Drew Blue & Grey

On the 150th anniversary of the start of the Civil War, a look at the men, all with ties to Drew, who played every conceivable role in the conflict.

Illustration by Anthony Freeda
Words By Mary Jo Patterson

The President

Theologian John McClintock, Drew’s first president from 1867–70 (and Daniel Drew’s former pastor at St. Paul’s Church in New York). Promoted the Union cause from Paris, where he was minister of the American Chapel and wrote for The Times of London.

The Trustees

Methodist bishop Matthew Simpson, trustee 1868–1885, board president 1877–1880. Baptized at birth by Francis Asbury. Confidant of Lincoln, sermonized at his funeral. Gave speeches on behalf of the Union.

Clinton B. Fisk, trustee 1876–1891. Union brigadier general, 33rd Regiment, Missouri Infantry. Fought in the Battle of Nashville. Wrote a letter to fellow trustee Simpson to ask Lincoln if Fisk could be moved up in rank from colonel to general. Founded Fisk University.

The Professor

Homer Baxter Sprague, professor of elocution 1896–99. Wrote articles denouncing slavery before the war. Served as colonel of Company H of the 13th Connecticut Volunteers and was wounded in Louisiana.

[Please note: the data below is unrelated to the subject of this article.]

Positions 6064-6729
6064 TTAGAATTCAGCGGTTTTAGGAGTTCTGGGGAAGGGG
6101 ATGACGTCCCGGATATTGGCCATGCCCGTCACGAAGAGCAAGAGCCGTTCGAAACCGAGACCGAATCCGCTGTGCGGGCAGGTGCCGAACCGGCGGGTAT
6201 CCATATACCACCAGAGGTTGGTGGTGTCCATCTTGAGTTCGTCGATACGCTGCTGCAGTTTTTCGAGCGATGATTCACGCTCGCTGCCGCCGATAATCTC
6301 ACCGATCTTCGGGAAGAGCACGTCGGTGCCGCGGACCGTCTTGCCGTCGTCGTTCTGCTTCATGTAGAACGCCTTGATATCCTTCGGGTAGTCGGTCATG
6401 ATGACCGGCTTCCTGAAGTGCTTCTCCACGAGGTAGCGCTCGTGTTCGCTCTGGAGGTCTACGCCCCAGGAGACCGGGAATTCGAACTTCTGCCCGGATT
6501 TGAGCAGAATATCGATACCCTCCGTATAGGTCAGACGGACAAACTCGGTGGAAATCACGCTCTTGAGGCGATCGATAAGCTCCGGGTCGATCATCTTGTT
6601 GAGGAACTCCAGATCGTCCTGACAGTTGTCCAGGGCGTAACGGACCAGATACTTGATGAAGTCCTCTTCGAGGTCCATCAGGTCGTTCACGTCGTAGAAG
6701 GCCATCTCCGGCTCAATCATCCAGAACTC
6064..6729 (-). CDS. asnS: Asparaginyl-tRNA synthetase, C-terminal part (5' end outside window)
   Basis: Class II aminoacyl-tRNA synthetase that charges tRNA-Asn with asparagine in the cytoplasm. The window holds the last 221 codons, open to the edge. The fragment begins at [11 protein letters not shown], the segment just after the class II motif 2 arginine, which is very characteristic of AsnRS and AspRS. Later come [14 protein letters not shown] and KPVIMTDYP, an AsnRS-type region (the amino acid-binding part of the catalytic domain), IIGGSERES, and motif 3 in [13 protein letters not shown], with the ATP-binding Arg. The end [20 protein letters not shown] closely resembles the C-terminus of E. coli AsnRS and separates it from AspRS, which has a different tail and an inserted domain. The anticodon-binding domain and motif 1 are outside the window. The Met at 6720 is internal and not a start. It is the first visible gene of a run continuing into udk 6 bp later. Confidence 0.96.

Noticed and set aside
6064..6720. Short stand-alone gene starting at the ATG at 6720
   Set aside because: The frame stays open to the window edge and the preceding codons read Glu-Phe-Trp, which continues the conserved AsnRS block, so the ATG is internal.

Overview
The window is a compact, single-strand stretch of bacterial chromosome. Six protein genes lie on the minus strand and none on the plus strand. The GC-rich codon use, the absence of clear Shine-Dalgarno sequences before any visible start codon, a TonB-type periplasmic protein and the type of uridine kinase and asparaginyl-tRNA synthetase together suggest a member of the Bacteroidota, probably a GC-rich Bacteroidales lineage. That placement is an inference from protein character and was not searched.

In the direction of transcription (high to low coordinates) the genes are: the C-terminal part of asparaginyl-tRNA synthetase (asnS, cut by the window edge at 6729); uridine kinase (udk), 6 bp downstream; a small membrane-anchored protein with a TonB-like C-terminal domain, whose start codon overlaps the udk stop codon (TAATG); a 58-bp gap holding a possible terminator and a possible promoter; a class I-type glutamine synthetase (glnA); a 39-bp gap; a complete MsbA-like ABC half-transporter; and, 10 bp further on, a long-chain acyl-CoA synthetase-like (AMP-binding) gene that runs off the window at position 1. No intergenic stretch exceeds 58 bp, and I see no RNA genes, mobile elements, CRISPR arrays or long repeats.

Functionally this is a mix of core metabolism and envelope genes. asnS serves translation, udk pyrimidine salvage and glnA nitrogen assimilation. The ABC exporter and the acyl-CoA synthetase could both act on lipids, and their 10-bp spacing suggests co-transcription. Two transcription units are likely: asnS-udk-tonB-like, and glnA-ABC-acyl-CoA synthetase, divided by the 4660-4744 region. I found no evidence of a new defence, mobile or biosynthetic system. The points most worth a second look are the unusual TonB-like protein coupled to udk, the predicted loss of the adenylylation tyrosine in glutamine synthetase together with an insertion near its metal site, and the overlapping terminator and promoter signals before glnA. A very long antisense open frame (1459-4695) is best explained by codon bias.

The Confederates

William Heyward Gibbons, son of the Georgia plantation owner who built the mansion that is now Mead Hall. Fought with the 2nd Battalion Georgia Cavalry. Received 5,200 acres in Georgia and 71 slaves from his father but returned to New Jersey, where he died.

Lloyd Tilghman, a brigadier general with the 3rd Kentucky Infantry. Killed in the Battle of Champion Hill in Mississippi in 1863. In 1915 his son Sidell, a wealthy widower, married a woman whose family owned Tilghman House, currently home to Drew’s registrar.

The Seminarians

At least nine Union soldiers enrolled at Drew after the war, including the Rev. Henry C. Langley, an Ohio Cavalry member imprisoned at the Confederates’ notorious Libby Prison in Richmond, Va., and the Rev. Edward H. Roys, who served with Connecticut’s 2nd Regiment and witnessed Confederate General Robert E. Lee’s surrender at Appomattox.

The Profiteer

Founder Daniel Drew, an uneducated cattle trader from upstate New York, built himself a transportation empire after wresting control of the Erie Railroad in 1855. Believed to have profited from the Civil War by renting steamboats to President Lincoln to transport Union soldiers.


Gladly Laid Upon the Country’s Altar: American Methodists in the Civil War 

September 23–November 23
Rose Memorial Library and the United Methodist Archives and History Center

Exhibit curated by Christopher Anderson G’04,’06

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